June 14, 1928 Che Guevara an Argentine Marxist revolutionary, physician, author, guerrilla leader, diplomat, and military theorist. A major figure of the Cuban Revolution, his stylized visage has become a ubiquitous countercultural symbol of rebellion and global insignia in popular culture
November 14, 1948 Charles Prince of Wales the eldest child and heir apparent of Queen Elizabeth Known alternatively in Scotland as Duke of Rothesay and in South West England as Duke of Cornwall, he is the longest-serving heir apparent in British history, having held the position since 1952. He is also the oldest person to be next-in-line to the throne since 1714
September 14, 1983 Amy Winehouse an English singer-songwriter known for her deep vocals and her eclectic mix of musical genres, including soul , R&B, jazz and reggae. Winehouse's 2003 debut album, Frank, was a critical success in the UK and was nominated for the Mercury Prize. Her 2006 follow-up album, Back to Black, led to five 2008 Grammy Awards, tying the record at that time for the most wins by a female artist in a single night, and made Winehouse the first British female to win five Grammys, including three of the general field "Big Four" awards: Best New Artist, Record of the Year and Song of the Year

Top 7 most famous people died on 14th day

November 14, 1716 Gottfried Wilhelm Leibniz a German mathematician and philosopher. He occupies a prominent place in the history of mathematics and the history of philosophy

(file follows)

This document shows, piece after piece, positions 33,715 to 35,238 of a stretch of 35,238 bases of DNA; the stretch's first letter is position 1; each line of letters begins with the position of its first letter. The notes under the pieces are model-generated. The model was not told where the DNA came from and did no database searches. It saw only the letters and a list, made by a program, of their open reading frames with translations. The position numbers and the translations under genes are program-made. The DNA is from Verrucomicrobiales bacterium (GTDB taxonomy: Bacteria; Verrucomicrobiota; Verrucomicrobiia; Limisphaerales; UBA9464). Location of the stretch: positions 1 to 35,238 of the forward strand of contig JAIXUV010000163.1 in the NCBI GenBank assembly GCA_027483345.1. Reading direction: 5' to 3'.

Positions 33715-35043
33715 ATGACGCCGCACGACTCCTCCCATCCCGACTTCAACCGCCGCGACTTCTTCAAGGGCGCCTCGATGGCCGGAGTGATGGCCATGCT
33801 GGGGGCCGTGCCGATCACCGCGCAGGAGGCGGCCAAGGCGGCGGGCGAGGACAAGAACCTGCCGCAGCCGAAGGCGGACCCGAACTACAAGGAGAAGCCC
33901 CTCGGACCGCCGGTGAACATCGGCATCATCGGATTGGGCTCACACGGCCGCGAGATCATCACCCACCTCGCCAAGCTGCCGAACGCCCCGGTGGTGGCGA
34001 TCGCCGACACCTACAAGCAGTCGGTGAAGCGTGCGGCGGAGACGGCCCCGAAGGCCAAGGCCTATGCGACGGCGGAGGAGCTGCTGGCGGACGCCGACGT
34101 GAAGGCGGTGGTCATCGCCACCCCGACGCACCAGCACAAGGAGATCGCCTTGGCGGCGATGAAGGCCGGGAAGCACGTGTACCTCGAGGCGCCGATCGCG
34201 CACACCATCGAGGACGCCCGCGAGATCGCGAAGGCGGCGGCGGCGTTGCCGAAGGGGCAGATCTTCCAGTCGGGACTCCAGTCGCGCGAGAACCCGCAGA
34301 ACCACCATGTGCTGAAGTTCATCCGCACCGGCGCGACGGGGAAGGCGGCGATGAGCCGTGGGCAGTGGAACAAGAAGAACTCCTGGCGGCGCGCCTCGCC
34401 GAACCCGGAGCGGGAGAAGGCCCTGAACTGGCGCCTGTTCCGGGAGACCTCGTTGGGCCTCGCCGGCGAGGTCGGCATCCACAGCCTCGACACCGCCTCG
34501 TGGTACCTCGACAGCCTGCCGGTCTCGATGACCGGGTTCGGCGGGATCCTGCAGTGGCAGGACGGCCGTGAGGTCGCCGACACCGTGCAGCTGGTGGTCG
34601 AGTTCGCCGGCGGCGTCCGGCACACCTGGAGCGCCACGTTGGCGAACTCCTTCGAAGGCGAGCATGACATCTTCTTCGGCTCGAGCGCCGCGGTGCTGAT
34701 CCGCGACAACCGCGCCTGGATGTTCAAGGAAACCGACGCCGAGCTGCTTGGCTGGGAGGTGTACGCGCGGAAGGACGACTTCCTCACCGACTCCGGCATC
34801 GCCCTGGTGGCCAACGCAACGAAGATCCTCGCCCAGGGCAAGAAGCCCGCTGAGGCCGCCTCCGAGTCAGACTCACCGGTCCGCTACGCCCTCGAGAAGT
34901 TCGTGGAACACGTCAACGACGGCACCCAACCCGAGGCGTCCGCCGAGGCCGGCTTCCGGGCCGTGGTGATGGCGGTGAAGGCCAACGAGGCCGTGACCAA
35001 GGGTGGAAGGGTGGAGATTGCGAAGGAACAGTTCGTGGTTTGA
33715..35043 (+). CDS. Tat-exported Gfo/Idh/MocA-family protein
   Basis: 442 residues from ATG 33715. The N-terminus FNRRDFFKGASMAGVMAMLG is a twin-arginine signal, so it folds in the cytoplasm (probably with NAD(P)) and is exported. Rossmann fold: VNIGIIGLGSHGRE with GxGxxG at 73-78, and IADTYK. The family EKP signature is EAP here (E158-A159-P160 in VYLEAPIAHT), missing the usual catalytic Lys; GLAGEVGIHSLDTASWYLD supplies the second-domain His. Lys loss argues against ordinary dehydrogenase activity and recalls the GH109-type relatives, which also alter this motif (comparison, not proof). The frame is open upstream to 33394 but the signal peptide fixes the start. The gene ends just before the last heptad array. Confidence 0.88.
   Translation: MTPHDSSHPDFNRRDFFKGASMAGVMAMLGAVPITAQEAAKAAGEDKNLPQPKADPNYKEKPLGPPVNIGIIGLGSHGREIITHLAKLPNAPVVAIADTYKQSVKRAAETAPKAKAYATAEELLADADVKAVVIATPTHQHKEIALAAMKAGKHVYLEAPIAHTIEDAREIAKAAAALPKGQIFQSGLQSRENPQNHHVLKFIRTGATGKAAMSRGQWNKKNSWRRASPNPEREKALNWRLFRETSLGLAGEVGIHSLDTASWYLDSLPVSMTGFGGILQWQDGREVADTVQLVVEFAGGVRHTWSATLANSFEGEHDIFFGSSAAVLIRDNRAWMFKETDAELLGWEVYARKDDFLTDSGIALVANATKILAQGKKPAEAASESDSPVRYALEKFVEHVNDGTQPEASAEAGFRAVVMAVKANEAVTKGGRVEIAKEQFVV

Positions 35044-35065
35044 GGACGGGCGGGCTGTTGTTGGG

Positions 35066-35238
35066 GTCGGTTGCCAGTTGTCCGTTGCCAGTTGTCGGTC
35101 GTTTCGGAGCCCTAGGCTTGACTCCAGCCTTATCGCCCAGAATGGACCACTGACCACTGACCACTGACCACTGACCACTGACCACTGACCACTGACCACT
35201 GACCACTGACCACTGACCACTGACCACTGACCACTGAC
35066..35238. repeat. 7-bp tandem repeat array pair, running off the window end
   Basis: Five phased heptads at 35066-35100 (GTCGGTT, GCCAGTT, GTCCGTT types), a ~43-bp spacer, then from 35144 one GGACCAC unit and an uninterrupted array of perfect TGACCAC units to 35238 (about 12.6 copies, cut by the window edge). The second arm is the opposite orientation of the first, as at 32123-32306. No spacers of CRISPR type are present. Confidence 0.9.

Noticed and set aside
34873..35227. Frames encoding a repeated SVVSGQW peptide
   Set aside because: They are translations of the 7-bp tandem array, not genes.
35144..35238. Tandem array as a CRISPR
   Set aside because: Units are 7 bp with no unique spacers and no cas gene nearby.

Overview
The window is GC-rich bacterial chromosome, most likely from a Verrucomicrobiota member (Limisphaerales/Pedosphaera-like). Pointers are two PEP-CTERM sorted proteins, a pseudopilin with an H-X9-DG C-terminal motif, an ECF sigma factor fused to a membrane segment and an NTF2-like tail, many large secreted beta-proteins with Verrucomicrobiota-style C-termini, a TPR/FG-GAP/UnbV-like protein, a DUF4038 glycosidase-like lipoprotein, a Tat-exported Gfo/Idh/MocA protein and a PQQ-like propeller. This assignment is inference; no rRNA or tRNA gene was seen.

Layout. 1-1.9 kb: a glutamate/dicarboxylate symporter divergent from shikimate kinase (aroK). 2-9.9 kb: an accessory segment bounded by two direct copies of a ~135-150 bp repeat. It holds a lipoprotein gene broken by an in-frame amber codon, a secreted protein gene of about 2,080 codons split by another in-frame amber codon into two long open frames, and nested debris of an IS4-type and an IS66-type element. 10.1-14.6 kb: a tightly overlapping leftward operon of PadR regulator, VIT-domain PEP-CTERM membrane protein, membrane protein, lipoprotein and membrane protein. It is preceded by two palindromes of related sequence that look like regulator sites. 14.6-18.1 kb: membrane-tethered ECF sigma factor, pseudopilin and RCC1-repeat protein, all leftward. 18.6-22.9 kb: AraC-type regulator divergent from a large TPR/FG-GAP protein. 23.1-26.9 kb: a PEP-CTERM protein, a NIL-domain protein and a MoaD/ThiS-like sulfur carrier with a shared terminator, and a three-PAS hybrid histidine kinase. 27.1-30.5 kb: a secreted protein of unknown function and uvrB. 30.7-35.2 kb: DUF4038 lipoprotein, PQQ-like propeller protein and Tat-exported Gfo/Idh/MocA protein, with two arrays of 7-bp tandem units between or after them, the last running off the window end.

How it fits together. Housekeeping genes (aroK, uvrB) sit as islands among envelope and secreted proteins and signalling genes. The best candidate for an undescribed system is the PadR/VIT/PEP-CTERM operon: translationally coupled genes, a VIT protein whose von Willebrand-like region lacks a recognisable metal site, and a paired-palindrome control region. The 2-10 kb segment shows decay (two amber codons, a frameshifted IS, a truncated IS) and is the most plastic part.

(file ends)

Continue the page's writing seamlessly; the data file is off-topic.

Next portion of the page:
February 14, 1779 James Cook a British explorer, navigator, cartographer, and captain in the Royal Navy. Cook made detailed maps of Newfoundland prior to making three voyages to the Pacific Ocean, during which he achieved the first recorded European contact with the eastern coastline of Australia and the Hawaiian Islands, and the first recorded circumnavigation of New Zealand
December 14, 1799 George Washington the first President of the United States , the Commander-in-Chief of the Continental Army during the American Revolutionary War, and one of the Founding Fathers of the United States. He presided over the convention that drafted the United States Constitution, which replaced the Articles of Confederation and remains the supreme law of the land
September 14, 1852 Arthur Wellesley 1st Duke of Wellington a British soldier and statesman, a native of Ireland from the Anglo-Irish Ascendancy, and one of the leading military and political figures of the 19th century. His importance in national history is such that he is often referred to as "the Duke of Wellington" instead of "the 1st Duke of Wellington"
March 14, 1883 Karl Marx a German philosopher, economist, sociologist, and revolutionary socialist. Marx's work in economics laid the basis for much of the current understanding of labour and its relation to capital, and subsequent economic thought. He is one of the founders of sociology and social science. He published numerous books during his lifetime, the most notable being The Communist Manifesto and Das Kapital
June 14, 1920 Max Weber a German sociologist, philosopher, and political economist whose ideas influenced social theory, social research, and the entire discipline of sociology. Weber is often cited, with Émile Durkheim and Karl Marx, as among the three founding creators of sociology
May 14, 1940 Emma Goldman an anarchist known for her political activism, writing, and speeches. She played a pivotal role in the development of anarchist political philosophy in North America and Europe in the first half of the 20th century